[i] Sheri Berman, “Populism is not Fascism,” Foreign Affairs, Nov/Dec 2016 and idem, “Donald Trump Isn’t a Fascist,” VOX, January 3, 2016.
[ii] Corner, The Fascist Party, pp. 128-129, 132.
[iii] E.g. Mario Palmieri, The Philosophy of Fascism, excerpts reprinted in Cohen, ed., Communism, Fascism, Democracy, 381. Also Dick Pels, “Facism and the Primacy of the Political,” Telos, 10, Winter 1998, and Ze’ev Sternhell, The Birth of Fascist Ideology (Princeton, NJ: Princeton University Press, 1994).
[iv] Martin Clark, Modern Italy (New York: Longman, 1984), 271; Sarti, Fascism and the Industrial Leadership in Italy, 124; John Whittan, Fascist Italy (Manchester, UK: Manchester University Press, 1995), 65.
[v] Corner, The Fascist Party and Christopher Duggan, Fascist Voices (N.Y.: Oxford, 2013).
[vi] As several observers have noted:
…there is no question that, compared to other strata, the industrial community enjoyed a preeminent and protected position under Nazi rule and was less exposed to … terror. It is also true that the Nazis allowed that community a considerable measure of self-management as long as it kept to the straight and narrow and painstakingly strove to achieve the prescribed objectives. However, to describe this state of affairs as a “coalition of equal partners” is a gross exaggeration” Avraham Barkai, Nazi Economics (N.Y.: Berg, 1990), 16–17.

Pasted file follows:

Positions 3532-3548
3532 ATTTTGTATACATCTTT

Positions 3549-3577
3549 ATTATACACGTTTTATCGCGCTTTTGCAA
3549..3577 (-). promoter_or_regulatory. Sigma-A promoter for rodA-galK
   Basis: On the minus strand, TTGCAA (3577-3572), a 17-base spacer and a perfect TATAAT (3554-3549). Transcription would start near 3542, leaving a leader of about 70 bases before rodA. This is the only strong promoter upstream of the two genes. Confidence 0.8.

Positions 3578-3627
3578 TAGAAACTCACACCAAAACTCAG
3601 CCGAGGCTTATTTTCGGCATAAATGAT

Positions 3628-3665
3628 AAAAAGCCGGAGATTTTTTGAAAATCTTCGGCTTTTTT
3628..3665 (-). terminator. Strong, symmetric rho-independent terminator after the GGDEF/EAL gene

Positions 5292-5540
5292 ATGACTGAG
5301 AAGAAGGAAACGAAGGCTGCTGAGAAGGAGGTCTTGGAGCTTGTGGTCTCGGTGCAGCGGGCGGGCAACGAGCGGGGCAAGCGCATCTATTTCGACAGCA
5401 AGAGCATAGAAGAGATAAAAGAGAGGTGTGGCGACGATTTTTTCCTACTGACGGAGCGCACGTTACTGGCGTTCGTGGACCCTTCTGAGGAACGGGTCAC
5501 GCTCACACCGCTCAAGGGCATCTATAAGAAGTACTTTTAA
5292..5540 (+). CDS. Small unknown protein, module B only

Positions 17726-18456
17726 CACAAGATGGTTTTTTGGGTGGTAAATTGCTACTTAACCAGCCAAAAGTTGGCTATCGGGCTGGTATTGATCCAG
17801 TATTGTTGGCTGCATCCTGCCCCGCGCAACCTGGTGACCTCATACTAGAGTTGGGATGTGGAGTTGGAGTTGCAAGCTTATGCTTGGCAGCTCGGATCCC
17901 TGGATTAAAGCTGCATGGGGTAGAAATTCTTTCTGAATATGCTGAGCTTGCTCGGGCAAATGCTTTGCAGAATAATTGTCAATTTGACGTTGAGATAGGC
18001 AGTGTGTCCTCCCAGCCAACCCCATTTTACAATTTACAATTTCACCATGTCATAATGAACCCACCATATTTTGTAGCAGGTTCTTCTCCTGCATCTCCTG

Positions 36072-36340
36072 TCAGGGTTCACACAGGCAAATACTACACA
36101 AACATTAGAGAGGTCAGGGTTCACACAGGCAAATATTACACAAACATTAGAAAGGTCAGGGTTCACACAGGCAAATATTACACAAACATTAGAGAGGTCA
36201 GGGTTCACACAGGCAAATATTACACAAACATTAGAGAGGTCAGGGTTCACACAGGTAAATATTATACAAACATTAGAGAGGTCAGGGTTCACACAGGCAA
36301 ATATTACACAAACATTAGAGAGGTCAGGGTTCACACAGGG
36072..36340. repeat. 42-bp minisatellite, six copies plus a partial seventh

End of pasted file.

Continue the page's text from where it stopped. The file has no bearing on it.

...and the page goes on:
[vii] For comparision, the comprable figures for Great Britain and the United States were 23 percent and 10 percent respectively. See Walter Laqueur, Fascism: Past, Present, Future (New York: Oxford University Press, 1996), 67, and Overy, The Nazi Economic Recovery, 35.
[viii] Barkai, Nazi Economics, 3. Also Berman, The Primacy of Politics, chapter 6; Tooze, The Wages of Destruction; Götz Aly, Hitler’s Beneficiaries (N.Y.: Henry Holt, 2007); Barkai, Nazi Economics; R. J. Overy, War and Economy in the Third Reich (Oxford: Clarendon Press, 1994); Alan Milward, The German Economy at War (London: Athlone Press, 1965); Timothy Mason, “The Primacy of Politics,” in S. J. Woolf, ed., The Nature of Fascism (New York: Random House, 1958), idem, Social Policy in the Third Reich (Oxford, UK: Berg, 1993); Ian Kershaw, The Nazi Dictatorship (N.Y.: Routledge, 1993), chapter 3.
[ix] Or, to put it another way, Hitler once said that “there was no need to nationalize German businesses, if the population itself could be nationalized,” and this is precisely what the Nazis set out to do. Tooze, Wages of Destruction, p. 134.
[x] Barkai, Nazi Economics, 26–7.
[xi] Ibid., 238.
[xii] Aly, Hitler’s Beneficiaries, p. 13.
[xiii] Götz Aly, “Die Wohlfühl-Diktator,” Der Spiegel, October 2005, 56. Also, Fritzsche, Life and Death, chapters 1 and 2.